Intellectual Property Rights and Procurement Opportunities
This page describes the typical rights of the Province and the contractor to intellectual property when the Province buys goods, services and construction under contract.
Intellectual property rights refer to the rights of an owner to something that is a creation of the mind. Consider a fictional novel as an example. Anyone can purchase the novel and own the physical book. However, the author’s creative story being told in the book is the intellectual property.
Intellectual property rights are often described in contracts. The Province’s contracts usually include clauses that identify the intellectual property that will be owned by the Province and that which will remain with the contractor or a third party.
Vendors who will create or provide intellectual property in the course of providing goods and services to the Province are encouraged to review and understand the related clauses in the contract before submitting a proposal or bid to a competitive solicitation.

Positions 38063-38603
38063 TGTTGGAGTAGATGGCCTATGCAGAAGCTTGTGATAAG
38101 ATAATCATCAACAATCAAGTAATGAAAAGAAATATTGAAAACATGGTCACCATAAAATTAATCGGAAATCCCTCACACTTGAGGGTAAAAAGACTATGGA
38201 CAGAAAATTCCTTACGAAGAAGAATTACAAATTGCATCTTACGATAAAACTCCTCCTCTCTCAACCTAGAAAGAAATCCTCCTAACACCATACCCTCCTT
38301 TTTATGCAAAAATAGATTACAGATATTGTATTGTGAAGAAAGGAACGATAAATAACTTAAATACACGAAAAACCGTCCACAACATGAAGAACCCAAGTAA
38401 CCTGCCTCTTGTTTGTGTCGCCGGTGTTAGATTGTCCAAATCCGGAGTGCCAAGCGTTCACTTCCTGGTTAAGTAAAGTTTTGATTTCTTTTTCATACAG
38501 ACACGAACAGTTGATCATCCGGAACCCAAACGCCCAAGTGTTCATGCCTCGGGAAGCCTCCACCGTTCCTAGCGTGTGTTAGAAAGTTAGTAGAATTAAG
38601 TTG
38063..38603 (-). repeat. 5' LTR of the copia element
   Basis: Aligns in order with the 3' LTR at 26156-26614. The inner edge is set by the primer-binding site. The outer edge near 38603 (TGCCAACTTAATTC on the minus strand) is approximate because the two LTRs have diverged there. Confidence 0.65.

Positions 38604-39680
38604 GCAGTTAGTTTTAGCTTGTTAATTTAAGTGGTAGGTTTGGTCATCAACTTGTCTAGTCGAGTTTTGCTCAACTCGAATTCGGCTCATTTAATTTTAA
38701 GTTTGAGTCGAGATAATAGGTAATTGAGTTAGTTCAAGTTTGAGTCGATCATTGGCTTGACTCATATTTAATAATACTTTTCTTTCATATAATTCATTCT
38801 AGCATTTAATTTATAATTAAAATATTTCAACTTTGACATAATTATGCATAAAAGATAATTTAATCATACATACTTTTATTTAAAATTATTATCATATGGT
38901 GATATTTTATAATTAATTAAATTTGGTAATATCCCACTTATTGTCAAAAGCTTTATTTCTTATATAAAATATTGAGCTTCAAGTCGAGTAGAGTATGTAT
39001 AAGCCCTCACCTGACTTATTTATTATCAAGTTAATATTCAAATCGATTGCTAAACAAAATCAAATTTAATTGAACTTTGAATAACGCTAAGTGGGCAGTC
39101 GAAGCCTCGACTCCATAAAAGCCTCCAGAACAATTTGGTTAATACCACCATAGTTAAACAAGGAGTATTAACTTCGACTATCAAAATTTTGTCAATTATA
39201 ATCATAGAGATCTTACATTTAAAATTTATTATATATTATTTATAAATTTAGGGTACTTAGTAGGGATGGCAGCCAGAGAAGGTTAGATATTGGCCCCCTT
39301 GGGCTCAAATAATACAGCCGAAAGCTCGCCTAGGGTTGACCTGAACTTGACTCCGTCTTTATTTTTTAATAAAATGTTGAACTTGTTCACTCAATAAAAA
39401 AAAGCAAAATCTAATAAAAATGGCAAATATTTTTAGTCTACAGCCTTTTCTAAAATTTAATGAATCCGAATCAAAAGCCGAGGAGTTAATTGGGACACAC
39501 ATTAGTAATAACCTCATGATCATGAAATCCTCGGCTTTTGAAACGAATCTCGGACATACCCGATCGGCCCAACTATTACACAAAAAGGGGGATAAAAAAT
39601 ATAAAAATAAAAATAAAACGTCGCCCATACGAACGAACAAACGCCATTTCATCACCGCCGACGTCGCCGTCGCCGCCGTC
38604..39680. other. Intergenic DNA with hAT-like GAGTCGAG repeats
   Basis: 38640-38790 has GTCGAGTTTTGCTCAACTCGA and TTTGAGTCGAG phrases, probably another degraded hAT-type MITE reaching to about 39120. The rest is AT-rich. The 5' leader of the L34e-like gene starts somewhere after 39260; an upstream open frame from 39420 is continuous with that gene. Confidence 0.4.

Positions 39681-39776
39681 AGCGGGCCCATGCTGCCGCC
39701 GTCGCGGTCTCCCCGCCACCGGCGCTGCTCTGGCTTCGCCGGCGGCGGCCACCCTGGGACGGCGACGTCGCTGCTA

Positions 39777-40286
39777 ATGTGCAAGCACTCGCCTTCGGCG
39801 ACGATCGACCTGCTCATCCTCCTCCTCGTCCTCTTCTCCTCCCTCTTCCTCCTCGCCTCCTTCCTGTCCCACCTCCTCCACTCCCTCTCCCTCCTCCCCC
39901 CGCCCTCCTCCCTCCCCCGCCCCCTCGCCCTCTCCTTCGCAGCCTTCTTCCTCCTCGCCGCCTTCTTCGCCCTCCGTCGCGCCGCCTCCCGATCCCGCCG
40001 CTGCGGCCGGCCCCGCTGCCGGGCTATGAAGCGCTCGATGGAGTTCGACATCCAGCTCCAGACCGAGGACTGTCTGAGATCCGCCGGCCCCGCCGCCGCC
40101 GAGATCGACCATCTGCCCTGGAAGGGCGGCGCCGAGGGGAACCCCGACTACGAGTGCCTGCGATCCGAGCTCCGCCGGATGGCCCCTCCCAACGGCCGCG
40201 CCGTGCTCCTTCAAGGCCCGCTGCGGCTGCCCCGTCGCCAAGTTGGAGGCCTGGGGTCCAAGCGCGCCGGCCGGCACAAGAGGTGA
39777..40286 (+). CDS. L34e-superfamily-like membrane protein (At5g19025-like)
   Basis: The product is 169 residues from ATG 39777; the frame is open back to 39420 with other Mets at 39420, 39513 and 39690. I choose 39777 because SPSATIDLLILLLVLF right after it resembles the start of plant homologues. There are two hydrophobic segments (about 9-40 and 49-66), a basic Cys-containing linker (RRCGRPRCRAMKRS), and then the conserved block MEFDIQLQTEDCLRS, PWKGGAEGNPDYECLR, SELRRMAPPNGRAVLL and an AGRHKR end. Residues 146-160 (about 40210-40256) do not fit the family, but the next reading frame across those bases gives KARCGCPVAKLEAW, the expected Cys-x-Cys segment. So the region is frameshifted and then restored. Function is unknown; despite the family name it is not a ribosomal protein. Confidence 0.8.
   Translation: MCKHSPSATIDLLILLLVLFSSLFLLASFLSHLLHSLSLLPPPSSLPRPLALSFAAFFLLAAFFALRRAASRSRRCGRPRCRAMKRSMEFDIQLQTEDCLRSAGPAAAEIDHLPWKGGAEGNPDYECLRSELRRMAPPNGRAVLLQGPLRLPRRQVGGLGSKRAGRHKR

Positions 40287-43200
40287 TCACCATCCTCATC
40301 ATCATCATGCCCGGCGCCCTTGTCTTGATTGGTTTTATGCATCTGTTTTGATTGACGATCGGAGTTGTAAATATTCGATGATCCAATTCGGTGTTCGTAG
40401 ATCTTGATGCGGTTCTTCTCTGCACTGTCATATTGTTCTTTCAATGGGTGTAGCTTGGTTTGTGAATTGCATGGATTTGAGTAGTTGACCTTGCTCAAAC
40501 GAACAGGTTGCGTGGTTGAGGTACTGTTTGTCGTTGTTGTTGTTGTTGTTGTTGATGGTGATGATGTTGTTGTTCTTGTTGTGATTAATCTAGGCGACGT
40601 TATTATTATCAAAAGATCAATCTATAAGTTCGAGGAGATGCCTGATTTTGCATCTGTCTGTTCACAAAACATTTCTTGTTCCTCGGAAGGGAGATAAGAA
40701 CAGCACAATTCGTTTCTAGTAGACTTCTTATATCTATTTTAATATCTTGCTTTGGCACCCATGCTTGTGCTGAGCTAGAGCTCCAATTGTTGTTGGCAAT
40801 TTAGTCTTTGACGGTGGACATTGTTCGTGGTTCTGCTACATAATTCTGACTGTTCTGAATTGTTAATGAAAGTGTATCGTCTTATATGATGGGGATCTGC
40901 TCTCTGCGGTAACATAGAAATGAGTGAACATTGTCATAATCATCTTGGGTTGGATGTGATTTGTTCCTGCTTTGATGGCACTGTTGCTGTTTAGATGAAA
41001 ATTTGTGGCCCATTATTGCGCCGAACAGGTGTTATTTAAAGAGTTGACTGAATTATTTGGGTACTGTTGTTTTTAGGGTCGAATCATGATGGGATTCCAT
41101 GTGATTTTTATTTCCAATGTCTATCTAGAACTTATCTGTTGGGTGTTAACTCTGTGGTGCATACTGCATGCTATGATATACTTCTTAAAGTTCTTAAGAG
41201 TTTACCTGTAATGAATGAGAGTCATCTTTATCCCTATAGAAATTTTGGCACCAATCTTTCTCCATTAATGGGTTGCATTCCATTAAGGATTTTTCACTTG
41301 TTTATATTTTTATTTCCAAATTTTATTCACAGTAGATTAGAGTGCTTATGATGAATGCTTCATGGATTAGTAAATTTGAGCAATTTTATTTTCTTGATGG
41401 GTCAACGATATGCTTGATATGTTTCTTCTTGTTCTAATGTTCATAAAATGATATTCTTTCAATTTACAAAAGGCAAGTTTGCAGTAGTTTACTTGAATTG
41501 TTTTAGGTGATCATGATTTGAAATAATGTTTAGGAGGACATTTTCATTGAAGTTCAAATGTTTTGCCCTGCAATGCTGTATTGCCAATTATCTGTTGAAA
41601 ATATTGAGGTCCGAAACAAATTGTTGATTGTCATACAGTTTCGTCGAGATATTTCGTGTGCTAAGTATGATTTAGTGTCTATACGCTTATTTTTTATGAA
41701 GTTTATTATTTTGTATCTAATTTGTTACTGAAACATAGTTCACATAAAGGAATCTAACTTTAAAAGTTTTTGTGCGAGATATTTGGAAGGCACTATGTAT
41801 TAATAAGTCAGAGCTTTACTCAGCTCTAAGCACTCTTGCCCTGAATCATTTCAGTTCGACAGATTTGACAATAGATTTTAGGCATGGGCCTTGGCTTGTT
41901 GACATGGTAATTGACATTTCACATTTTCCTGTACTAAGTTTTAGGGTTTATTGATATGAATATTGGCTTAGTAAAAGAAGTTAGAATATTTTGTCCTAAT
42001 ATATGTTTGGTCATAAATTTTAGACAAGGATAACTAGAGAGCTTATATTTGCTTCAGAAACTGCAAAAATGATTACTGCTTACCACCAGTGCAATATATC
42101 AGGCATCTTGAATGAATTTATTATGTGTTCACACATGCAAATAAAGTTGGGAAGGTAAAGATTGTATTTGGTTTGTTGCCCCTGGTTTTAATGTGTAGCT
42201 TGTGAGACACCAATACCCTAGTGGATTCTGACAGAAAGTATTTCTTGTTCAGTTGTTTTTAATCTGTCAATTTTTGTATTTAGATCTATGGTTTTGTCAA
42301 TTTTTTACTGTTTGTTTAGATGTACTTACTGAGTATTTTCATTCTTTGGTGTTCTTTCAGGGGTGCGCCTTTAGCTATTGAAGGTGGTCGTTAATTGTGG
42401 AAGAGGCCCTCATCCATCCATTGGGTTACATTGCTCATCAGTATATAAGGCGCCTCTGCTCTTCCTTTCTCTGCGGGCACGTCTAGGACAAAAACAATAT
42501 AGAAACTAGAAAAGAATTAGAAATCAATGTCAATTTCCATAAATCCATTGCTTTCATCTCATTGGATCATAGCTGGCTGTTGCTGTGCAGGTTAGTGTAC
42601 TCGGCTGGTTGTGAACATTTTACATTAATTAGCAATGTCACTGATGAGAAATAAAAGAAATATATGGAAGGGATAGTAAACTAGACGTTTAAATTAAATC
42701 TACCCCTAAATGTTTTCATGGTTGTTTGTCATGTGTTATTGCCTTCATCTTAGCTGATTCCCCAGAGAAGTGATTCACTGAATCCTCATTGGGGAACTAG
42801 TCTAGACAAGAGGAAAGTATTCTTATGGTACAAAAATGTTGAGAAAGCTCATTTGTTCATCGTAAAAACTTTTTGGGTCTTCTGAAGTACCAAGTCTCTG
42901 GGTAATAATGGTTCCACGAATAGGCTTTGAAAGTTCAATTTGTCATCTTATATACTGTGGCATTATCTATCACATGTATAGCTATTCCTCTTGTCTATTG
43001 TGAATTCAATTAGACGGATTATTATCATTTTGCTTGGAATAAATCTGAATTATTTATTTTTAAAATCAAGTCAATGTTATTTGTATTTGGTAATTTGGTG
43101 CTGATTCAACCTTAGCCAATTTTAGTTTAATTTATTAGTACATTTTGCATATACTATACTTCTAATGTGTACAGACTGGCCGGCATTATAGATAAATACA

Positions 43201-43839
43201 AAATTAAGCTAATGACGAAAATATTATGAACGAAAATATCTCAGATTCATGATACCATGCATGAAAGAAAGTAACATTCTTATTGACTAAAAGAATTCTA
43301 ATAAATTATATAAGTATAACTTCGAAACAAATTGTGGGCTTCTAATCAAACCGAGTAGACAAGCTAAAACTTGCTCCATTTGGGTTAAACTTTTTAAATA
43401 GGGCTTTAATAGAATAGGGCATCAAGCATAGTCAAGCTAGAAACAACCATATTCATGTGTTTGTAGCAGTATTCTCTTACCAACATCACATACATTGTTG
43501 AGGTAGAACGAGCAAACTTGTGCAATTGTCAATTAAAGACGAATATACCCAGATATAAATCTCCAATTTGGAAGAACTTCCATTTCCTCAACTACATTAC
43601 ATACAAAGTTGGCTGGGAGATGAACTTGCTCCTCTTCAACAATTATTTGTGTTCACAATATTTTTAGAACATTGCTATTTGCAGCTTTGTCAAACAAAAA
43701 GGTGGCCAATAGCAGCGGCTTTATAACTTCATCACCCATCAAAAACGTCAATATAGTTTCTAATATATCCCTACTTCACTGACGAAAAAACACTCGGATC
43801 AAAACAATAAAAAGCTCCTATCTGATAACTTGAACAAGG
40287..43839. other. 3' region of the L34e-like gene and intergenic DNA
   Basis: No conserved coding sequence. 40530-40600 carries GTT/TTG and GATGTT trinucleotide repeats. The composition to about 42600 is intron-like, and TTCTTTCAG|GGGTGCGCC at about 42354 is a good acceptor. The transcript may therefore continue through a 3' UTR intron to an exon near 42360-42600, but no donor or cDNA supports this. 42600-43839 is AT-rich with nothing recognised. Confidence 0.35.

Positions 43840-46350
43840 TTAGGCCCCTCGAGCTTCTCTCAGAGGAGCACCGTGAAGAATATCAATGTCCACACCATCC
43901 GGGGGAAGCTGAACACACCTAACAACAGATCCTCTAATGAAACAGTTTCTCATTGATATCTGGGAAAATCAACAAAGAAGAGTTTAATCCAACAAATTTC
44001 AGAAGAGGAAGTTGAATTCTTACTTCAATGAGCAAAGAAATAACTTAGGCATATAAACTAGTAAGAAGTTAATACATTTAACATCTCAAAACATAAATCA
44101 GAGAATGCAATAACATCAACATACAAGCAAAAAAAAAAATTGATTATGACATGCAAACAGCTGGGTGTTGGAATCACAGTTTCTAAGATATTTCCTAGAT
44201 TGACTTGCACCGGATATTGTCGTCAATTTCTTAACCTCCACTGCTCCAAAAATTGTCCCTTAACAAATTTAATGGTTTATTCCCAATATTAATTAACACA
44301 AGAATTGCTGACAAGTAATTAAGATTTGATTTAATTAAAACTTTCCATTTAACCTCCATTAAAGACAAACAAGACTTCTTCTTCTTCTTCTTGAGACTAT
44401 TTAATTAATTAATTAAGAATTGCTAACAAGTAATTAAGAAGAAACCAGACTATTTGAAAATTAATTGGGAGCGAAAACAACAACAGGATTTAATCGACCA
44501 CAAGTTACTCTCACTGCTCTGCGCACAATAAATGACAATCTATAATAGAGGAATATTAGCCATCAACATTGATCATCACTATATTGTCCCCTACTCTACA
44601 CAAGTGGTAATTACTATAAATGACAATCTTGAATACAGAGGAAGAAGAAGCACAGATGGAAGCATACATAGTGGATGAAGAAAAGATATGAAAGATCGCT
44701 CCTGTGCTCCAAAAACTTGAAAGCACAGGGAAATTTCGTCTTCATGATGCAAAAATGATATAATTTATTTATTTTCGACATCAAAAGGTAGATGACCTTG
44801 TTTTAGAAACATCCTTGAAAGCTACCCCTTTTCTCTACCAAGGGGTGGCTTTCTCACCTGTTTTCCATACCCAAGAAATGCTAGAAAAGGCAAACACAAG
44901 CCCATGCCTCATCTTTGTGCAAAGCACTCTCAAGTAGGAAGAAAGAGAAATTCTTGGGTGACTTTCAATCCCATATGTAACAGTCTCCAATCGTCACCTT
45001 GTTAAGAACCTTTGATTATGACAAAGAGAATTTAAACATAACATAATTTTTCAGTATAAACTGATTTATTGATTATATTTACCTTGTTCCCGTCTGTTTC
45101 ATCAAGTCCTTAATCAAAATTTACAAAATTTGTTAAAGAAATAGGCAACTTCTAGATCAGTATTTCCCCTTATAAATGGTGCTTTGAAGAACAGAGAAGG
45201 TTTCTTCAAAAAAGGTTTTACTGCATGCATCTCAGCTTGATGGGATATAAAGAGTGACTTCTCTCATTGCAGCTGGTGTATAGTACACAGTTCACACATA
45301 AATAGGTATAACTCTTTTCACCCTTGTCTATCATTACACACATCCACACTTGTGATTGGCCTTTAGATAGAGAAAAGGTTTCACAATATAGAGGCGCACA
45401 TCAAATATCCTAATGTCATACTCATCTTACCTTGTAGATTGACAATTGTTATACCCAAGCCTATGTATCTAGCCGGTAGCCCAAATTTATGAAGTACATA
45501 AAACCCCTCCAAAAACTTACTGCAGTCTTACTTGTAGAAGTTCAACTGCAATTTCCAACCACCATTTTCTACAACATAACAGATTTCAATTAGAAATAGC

More information can be found at Intellectual Property.
Intellectual Property In Government Contracts
From a vendor perspective, it is important that you be aware of intellectual property provisions in the corporate General Services Agreement (GSA) contract templates. These templates are used across government for many types of contracted services, and state that the Province will own the intellectual property created by the contractor as part of the contracted services. Ownership of intellectual property provided by the contractor that existed prior to the contract remains with the owner (i.e., the contractor or a third party), but is licensed back to the Province on the terms contained in the contract. Refer to Intellectual Property in Contracts for more information.
Other formats of government contracts are also used, which may or may not use similar wording to the GSA.
In addition to intellectual property rights, such as copyright, the Province’s contracts also address moral rights, which are personal rights of the author. The GSA contract templates, and other government contracts with similar intellectual property provisions, require a waiver of moral rights from the individual authors who create deliverables that include intellectual property under the contract. Refer to waiver of moral rights for more information.
What If I Don’t Agree With the Intellectual Property Rights Clauses?
Refer to Asking Questions and Contract Formats in Solicitations for information on what you should do if the Province’s treatment of intellectual property rights (or any other contract clause) in a solicitation document is problematic for you. Be sure to ask your questions well in advance of the solicitation closing date, to give the Province time to consider your request.